When a society loses its memory, it descends inevitably into dementia. Mark Steyn
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November 23, 2012

Steyn stuff

Well, I'm disappointed. It has become apparent that Santa won't be bringing me a new Christmas CD from Mark and Jessica this year. But there is some compensation: Steyn is making his two-hour The Mark Steyn Christmas Show available and it's really great. Here's what I said about it in 2009:

Aside from its intrinsic appeal as a Steyn production, it contains some authentic musical gems by Dorothée Berryman, Monique Fauteux, and Elisabeth von Trapp. I'm looking for Berryman recordings but there isn't much out there. The carol by Fauteux is gorgeous, with the added interest that its lyrics were composed by one of the awesome North American Martyrs, St. Jean de Brebeuf.

Update 12/26: I've since listened to the entire two hours of Steyn's Christmas show (some parts more than once) and need to mention a few more highlights:
- Mark's interview with Hugh Martin, composer of Have Yourself a Merry Little Christmas, featuring the composer's own poignant rendition of the song.
- Berryman, Fauteux, and Steyn's performance of Rudolph the Red-Nosed Reindeer: Ooh-la-la!
Assuming the recording is the same as the one originally offered as a podcast, other features worthy of note:
- Mark and Rob Long discuss the best sitcom ever, The Dick Van Dyke Show
- Mark and Jessica do a rollicking extended version of "It's De-Lovely." I can testify that it holds up to compulsive repeated listening, a la "The Christmas Glow Worm."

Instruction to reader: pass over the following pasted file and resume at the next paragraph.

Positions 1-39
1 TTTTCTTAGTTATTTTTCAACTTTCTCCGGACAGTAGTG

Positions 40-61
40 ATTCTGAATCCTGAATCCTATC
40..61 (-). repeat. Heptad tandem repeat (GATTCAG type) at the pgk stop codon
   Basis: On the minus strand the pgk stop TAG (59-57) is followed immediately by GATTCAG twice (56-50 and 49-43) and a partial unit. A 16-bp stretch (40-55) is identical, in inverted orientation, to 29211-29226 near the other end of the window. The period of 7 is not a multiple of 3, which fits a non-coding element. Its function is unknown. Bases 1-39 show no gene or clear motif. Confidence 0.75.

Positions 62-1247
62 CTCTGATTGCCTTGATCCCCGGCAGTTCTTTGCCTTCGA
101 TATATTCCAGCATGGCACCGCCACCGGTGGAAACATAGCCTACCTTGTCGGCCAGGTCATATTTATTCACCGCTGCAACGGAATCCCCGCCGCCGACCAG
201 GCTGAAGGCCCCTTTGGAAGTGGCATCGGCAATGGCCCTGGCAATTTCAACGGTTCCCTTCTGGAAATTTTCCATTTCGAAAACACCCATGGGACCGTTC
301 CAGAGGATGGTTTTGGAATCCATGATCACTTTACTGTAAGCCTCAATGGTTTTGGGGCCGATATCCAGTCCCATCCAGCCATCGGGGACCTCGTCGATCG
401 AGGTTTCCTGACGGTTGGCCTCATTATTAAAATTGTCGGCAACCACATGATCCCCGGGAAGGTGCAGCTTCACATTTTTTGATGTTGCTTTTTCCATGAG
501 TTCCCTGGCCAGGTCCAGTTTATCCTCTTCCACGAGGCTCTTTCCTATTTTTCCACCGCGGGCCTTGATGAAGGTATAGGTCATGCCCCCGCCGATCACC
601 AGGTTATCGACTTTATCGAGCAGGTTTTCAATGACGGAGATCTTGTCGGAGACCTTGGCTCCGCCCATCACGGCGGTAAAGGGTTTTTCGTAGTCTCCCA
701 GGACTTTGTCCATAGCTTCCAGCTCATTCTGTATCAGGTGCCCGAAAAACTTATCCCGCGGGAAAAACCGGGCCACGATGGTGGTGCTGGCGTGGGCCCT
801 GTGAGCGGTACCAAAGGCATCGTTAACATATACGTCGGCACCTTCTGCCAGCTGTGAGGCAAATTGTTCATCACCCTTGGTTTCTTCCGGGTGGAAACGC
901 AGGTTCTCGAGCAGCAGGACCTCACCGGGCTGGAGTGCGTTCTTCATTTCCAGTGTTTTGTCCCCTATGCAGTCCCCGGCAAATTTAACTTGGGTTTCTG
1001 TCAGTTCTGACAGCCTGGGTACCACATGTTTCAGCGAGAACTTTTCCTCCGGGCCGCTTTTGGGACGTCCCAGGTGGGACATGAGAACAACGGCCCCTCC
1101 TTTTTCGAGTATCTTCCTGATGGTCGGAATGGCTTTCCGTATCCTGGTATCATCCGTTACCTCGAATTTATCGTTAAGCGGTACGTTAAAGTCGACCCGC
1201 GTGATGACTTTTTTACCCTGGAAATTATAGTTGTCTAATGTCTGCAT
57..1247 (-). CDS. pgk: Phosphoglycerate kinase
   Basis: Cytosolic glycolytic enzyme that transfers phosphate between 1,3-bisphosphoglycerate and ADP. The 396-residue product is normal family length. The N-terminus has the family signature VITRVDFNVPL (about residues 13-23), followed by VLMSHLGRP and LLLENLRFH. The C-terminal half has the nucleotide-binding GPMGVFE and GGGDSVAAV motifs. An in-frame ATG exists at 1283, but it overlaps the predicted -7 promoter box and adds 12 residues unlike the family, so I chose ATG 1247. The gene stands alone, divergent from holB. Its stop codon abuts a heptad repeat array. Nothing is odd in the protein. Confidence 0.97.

- Dorothée Berryman performs a beautiful winter medley which includes the neglected "Winter Weather." (Hey Mark, how's about you and Jessica do a full version of that next year?)

("Winter Weather" was written by Ted Shapiro in 1941. Here's Peggy Lee's version.)

Speaking of Christmas shopping, we'll be posting our annual children's books suggestions soon. For now, here's last year's list. More recommended titles here. As always, we greatly appreciate any shopping you do through out site.

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1 comment:

  1. I agree with you about the "intrinsic appeal" of all things produced and written by Steyn. He has one of the brightest, funniest and most prescient minds today. In fact I can't think of anyone better at this time.

    Steyn's quote, "When a society loses its memory, it descends inevitably into dementia" is undoubtedly true. But there is an interim period of happiness before the adverse effects of the societal dementia take firm hold of events. The old saying "Ignorance is Bliss" (for a brief time anyway) still has relevance for many happy indebted consumers and nations etc.; except as Steyn forewarned of course Greece, Spain et al whose interim happy period is over for this decade.

    U.S. Democrats, the blissfully apolitical et al with jobs and significant assets at their disposal are still enjoying the Budget Swelling Obama Happy Times.

    Delibero





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